In 2020 DOL Top Management and Performance Challenges, an annual report released Nov. 16, DOL OIG notes that the number of whistleblower complaints has increased during the pandemic while full-time staffing in the OSHA Whistleblower Protection Program has decreased.

MSHA, meanwhile, suspended five of its enforcement activities, including its “accident reduction program,” as of May. The agency also reduced its work in 13 areas, including mine emergency operations, but continued 15 activities at full capacity, including regular safety and health inspections and fatal incident investigations.

“MSHA needs to do more to address the potential backlog of suspended and reduced enforcement activities resulting from the pandemic and develop a plan to manage the backlog once full operations resume,” the report states. “Further, MSHA needs to monitor COVID-19 outbreaks at mines and use that information to determine whether to issue an emergency temporary standard related to the pandemic.”

The report also highlights OSHA’s difficulties in verifying that employers have abated hazards at general industry and construction worksites.

“OSHA needs to complete its initiatives to improve employer reporting of severe injuries and illnesses and enhance staff training on abatement verification, especially of smaller and transient construction employers,” DOL OIG states.

Other challenges noted in the report:

  • A 25-year high in black lung cases and the need to develop strategies to address it. MSHA is studying its August 2014 coal dust rule, but this analysis likely will take a decade or more to be completed, DOL OIG states.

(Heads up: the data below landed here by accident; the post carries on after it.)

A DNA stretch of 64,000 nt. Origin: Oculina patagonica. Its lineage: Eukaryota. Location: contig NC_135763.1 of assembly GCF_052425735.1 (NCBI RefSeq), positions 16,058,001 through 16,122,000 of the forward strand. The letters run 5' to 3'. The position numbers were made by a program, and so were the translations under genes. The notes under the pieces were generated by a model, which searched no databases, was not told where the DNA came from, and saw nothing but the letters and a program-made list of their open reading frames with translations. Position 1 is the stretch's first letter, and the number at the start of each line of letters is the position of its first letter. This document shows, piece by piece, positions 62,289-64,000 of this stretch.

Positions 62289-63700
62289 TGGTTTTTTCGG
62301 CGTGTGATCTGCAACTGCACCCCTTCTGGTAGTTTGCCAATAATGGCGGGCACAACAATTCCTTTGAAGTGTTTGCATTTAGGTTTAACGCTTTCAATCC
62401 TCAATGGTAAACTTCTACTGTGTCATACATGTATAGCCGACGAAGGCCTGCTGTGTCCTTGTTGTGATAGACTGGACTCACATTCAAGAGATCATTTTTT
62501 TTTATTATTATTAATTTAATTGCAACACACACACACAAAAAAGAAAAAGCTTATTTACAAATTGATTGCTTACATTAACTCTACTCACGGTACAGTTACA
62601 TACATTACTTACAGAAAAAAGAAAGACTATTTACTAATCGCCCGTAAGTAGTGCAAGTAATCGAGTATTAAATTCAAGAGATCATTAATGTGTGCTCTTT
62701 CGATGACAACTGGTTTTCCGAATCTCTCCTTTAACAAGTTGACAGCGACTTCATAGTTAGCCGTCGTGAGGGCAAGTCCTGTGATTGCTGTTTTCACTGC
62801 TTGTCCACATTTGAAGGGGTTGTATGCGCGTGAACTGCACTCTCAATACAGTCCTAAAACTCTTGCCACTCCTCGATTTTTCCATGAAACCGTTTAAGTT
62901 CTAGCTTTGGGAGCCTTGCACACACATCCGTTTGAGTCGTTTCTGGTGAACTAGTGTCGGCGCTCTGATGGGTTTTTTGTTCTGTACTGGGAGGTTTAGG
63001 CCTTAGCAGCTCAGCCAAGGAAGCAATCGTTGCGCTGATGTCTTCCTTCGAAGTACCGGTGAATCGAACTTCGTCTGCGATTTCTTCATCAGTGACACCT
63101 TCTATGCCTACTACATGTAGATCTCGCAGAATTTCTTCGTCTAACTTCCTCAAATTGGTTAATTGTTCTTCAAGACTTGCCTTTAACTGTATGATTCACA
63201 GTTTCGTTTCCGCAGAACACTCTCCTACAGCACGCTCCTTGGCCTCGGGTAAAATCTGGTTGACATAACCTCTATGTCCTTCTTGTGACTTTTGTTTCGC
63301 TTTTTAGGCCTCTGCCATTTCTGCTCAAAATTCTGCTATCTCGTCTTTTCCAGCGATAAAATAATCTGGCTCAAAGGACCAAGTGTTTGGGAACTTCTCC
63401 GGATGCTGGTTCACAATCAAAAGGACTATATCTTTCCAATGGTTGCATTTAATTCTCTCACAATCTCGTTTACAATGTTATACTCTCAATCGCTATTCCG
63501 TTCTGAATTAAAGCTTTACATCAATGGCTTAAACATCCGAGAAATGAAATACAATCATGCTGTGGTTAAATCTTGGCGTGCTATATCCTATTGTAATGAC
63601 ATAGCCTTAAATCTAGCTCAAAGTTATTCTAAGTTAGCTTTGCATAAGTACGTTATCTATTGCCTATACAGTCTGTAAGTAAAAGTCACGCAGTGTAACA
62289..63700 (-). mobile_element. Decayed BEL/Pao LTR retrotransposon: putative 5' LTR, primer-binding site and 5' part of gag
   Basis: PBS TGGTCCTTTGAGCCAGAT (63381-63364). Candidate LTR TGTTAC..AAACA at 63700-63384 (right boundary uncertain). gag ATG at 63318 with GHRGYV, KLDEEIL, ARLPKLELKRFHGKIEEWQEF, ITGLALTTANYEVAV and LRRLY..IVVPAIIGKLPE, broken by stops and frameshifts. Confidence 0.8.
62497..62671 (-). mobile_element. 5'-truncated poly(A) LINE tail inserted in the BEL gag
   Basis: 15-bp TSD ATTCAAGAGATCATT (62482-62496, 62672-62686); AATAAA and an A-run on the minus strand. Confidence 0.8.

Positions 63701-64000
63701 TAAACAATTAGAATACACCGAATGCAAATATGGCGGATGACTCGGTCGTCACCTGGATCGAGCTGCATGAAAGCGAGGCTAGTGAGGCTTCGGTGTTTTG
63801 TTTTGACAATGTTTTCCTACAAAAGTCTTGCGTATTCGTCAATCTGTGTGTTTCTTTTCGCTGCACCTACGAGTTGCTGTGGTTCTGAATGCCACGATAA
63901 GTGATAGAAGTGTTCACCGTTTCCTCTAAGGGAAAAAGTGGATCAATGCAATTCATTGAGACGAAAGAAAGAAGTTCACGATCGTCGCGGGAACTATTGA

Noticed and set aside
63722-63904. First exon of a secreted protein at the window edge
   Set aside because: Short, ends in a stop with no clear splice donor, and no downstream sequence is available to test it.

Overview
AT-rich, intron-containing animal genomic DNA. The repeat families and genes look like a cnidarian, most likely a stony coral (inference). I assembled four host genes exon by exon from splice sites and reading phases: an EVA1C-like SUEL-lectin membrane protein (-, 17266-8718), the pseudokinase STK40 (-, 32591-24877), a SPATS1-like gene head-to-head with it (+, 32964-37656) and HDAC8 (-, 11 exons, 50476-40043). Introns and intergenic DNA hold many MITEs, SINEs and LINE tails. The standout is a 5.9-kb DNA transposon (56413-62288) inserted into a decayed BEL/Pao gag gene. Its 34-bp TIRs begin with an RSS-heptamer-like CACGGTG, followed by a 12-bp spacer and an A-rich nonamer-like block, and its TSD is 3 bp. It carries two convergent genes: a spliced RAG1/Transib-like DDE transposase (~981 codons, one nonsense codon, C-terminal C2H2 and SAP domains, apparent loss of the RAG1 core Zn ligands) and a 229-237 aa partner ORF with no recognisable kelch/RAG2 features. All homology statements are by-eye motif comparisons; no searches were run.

• Powered-haulage incidents, which accounted for nearly half of mining fatalities in 2017 and 2018. MSHA launched an initiative on the topic in 2018 that includes a website, videos, safety materials and mine-site visits.
  • Both agencies are challenged on how to regulate respirable crystalline silica. As noted in another report released the same day, OSHA and MSHA have different permissible exposure limits.

OSHA revised its National Emphasis Program on respirable silica in February and issued a revised directive for inspection procedures. DOL OIG notes that the agency conducted a webinar for inspectors on how to inspect for silica violations and enforce “various provisions of the new standards.”

“OIG is currently performing an audit to determine the extent OSHA has protected workers from exposure to respirable crystalline silica,” the report states.

McCraren Compliance assists employers in protecting their workers, starting with a comprehensive Work-site Analysis, Hazard Prevention, Controls, and Safety & Health Training.

No change to number of on-the-job injuries and illnesses in private sector, BLS says

First published by Safety+Health an NSC publication.

Washington — The number of nonfatal work-related injuries and illnesses in the U.S. private sector remained unchanged in 2019, as did the incidence rate of total recordable cases, according to annual data released Nov. 4 by the Bureau of Labor Statistics.